In a supernova-like burst of creative brilliance, Harlem-born pianist Bud Powell lit up the bebop jazz scene of the late 1940s, combining dazzling feats of melodic invention with harmonic ingenuity. By doing so, he not only helped to create the language of modern jazz, but also played a key role in mapping out the genre’s trajectory as it moved into the 1950s and beyond.
Many people, musicians, and critics alike, regard Powell as the piano-playing equivalent to saxophonist Charlie Parker, who together with trumpeter Dizzy Gillespie helped birth the bebop revolution in the mid-’40s, where jazz became more musically complex and was increasingly played in small group settings. Inspired by Parker’s darting alto saxophone lines, Powell helped to transform the piano’s role in jazz, liberating it from an accompanying position in the rhythm section and making it a viable frontline solo instrument.
Powell’s influence in jazz was profound. Many pianists fell under his spell, including Bill Evans, McCoy Tyner, Chick Corea, and Herbie Hancock. The latter told Downbeat magazine in 1966: “(Powell) was the foundation out of which stemmed the whole edifice of modern jazz piano.” Miles Davis, meanwhile, once wrote that Powell was “one of the greatest piano players who ever lived.”
Despite his importance in the evolution of jazz piano playing, Powell’s musical contributions are often overlooked – and sadly, his name isn’t as familiar to the general public as fellow bebop pioneers Charlie Parker, Dizzy Gillespie, and Thelonious Monk. That’s partly due to Powell’s career being a tragically short one, lasting just 17 years; from 1949, when he made his debut recording as a leader, to his death in 1966. Even so, he was prolific in the studio, recording a plethora of material for several record labels, including Mercury, Blue Note, Clef, and Verve. From those companies’ repertoires, here’s a selection of the best Bud Powell pieces that provide an introduction to his music.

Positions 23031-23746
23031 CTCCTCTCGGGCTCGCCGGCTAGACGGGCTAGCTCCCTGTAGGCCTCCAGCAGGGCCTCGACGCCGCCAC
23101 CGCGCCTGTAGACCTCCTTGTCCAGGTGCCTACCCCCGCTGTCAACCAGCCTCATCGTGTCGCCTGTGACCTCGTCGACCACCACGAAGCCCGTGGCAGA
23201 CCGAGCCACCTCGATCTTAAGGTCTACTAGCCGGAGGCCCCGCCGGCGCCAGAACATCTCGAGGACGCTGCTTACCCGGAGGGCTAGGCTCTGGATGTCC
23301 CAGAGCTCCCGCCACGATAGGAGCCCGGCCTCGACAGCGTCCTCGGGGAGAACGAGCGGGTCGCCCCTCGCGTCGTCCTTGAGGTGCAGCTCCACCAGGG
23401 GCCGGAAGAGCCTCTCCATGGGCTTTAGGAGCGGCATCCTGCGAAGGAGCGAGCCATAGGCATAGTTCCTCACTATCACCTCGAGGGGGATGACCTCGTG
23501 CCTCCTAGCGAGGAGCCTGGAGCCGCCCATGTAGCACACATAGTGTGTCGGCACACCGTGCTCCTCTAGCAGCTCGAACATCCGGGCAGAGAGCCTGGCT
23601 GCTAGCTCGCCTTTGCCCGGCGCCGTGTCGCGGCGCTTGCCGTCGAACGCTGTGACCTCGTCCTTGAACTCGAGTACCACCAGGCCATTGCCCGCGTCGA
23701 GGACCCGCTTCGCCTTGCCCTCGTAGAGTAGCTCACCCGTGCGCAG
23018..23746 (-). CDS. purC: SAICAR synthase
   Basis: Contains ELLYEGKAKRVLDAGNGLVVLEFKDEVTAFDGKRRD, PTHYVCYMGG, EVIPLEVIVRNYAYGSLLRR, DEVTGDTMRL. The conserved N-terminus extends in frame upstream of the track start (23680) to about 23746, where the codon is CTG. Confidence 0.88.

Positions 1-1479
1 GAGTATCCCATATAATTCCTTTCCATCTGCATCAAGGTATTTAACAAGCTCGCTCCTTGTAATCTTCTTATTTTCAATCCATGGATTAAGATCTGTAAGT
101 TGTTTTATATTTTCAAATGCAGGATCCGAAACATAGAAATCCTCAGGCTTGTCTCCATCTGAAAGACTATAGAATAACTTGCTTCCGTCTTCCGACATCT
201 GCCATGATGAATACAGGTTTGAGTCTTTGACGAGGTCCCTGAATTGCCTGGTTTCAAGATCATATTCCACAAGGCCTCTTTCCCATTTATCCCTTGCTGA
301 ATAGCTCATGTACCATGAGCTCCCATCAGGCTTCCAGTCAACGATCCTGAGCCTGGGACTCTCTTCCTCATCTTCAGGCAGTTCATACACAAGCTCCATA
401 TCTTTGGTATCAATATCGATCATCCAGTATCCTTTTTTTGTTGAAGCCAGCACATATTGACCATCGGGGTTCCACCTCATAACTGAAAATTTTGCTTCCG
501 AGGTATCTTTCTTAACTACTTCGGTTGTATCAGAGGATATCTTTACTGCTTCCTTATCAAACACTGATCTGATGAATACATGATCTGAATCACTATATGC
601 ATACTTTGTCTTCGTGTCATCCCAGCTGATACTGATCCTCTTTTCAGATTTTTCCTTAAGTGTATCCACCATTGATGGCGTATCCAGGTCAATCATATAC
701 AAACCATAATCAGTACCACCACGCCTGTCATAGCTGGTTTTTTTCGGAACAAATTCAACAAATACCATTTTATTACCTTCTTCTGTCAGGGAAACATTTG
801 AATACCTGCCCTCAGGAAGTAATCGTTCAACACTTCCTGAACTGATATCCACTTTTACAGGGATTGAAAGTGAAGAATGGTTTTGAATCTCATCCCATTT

Making His Mark As A Sideman
How Bud Powell evolved as a pianist can be gauged by listening to some of his early recordings as a sideman. In 1943, aged 19, he was enjoying his first noteworthy professional engagement with ex-Duke Ellington trumpeter Cootie Williams’ orchestra. He appeared on Williams’ “Floogie Boo,” contributing a short solo that showed that even as a teenager, the foundation of his unique style was already in place; even though the music is rendered in a popular big band swing style, the strong, horn-like quality of Powell’s right-hand melody offered an early indication of the pianist’s distinctive approach to soloing.
By early 1946, when bebop was in the ascendant, Powell showed that he was developing as a songwriter by co-authoring the jaunty “Dexter Rides Again” for tenor saxophonist Dexter Gordon. Characterized by zigzagging melodies, Powell’s short solo on the tune is intensely virtuosic.
The following year, Powell played with Charlie Parker alongside a young Miles Davis on a session that yielded the Parker classics, “Donna Lee,” and “Chasin’ The Bird”; on both tracks, Powell impressed with concise but densely concentrated solos packed with melodic invention.
First Solo Flight
Just as Bud Powell was making a name in the bebop world with his flamboyant style and looked certain to become a star in his own right, in November 1947 he suffered a mental breakdown and was admitted to New York’s Creedmoor State Hospital. It wasn’t the first time he had been hospitalized; in 1943, while with Cootie Williams’ band, he was so traumatized following a beating by the police for resisting arrest while drunk that he was placed in a psychiatric institution. This time, he spent eleven months in Creedmoor but after a brief spell of freedom, another breakdown led to his readmission in January 1949.
Thankfully, his confinement was short. Learning that Mercury Records wanted to record him, Powell successfully pleaded with his psychiatrist to be released for a studio session in February 1949 where he cut his first sides as a leader. Sensing that time was of the essence, he waxed a raft of 10” singles in quick succession for Mercury; they included “Tempus Fugue It,” a ferocious piece played at an insanely fast tempo that justified Powell’s nickname “Hammer Fingers” due to the forceful way he attacked the piano keys. At the same session, the less frenetic “Celia,” named after Powell’s daughter, showcased the pianist’s unique combination of flowing right-hand lines punctuated by prodding left-hand chords.
Classic Original Compositions